Flea products can be costly, especially when used repeatedly over a period of time. Home remedies can be cheaper, and very effective. Be cautioned that younger, smaller, and older animals may become sick from the chemical residue these products leave behind. So use extreme caution if pets must stay in the home during clean-up.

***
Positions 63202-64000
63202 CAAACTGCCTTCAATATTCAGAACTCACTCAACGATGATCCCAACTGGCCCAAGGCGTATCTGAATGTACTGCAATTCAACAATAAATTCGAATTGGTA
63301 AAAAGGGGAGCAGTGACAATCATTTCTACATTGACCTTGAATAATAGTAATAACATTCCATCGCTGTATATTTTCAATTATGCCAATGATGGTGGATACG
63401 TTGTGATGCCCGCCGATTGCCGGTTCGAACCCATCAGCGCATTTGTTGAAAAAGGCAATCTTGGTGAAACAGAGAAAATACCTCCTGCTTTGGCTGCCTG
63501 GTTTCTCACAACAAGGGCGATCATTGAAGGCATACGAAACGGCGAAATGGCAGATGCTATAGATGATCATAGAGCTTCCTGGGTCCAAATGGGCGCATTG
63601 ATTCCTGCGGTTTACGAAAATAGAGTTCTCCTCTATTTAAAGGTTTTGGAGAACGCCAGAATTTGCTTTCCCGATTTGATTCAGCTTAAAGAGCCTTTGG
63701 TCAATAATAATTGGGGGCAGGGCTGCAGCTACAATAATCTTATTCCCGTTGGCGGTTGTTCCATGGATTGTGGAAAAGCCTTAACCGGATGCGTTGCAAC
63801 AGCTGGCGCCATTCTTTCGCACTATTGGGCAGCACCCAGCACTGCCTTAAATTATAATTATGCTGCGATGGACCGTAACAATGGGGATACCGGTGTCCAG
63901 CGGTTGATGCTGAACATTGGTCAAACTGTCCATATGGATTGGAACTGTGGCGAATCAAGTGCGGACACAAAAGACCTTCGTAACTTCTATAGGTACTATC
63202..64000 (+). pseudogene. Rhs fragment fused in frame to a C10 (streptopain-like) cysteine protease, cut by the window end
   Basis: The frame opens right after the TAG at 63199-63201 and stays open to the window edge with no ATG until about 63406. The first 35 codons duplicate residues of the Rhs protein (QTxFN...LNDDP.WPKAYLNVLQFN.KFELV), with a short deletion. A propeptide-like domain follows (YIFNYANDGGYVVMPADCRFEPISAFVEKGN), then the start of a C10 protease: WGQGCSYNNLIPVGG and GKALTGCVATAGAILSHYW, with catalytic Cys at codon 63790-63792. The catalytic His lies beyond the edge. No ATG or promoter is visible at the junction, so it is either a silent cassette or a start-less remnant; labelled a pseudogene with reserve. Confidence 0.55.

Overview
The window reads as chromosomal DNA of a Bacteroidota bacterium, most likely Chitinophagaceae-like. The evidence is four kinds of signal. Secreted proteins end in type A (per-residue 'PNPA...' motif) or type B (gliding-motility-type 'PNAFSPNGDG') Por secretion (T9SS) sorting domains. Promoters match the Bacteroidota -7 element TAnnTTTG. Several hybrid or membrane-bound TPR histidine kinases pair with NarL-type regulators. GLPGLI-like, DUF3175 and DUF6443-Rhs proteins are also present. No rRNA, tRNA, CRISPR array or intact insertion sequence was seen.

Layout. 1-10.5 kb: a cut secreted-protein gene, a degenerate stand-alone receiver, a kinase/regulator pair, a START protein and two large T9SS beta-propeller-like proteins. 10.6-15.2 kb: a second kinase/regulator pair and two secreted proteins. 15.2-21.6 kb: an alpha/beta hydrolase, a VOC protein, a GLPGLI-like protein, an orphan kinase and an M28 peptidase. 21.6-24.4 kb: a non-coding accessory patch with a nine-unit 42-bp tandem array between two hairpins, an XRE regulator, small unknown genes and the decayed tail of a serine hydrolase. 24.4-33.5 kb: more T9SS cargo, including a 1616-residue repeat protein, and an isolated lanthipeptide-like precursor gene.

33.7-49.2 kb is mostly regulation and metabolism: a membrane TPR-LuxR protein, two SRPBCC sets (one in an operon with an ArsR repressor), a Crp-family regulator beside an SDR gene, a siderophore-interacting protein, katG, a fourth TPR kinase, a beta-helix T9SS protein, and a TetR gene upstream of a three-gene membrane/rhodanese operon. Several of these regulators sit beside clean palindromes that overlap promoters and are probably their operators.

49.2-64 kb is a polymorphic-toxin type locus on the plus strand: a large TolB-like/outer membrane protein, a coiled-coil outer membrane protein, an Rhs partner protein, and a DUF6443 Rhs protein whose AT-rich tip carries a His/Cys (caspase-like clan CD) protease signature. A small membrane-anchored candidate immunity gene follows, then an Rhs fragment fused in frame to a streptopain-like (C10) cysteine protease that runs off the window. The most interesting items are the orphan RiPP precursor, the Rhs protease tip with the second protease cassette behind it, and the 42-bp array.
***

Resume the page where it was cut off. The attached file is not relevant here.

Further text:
There are several preventative products on the market or available from your vet. At the current time, I believe there is no flea vaccine available. However, there are other effective flea preventatives that can keep your pet parasite free. There are oral and topical applications which can be used monthly and medication which can be injected every 6 months. Most of these medications will not kill adult fleas, something additional must be used. Before administering any of these medications please consult with your veterinarian. Some medications or preventatives may be effective for one animal, but could be harmful to another.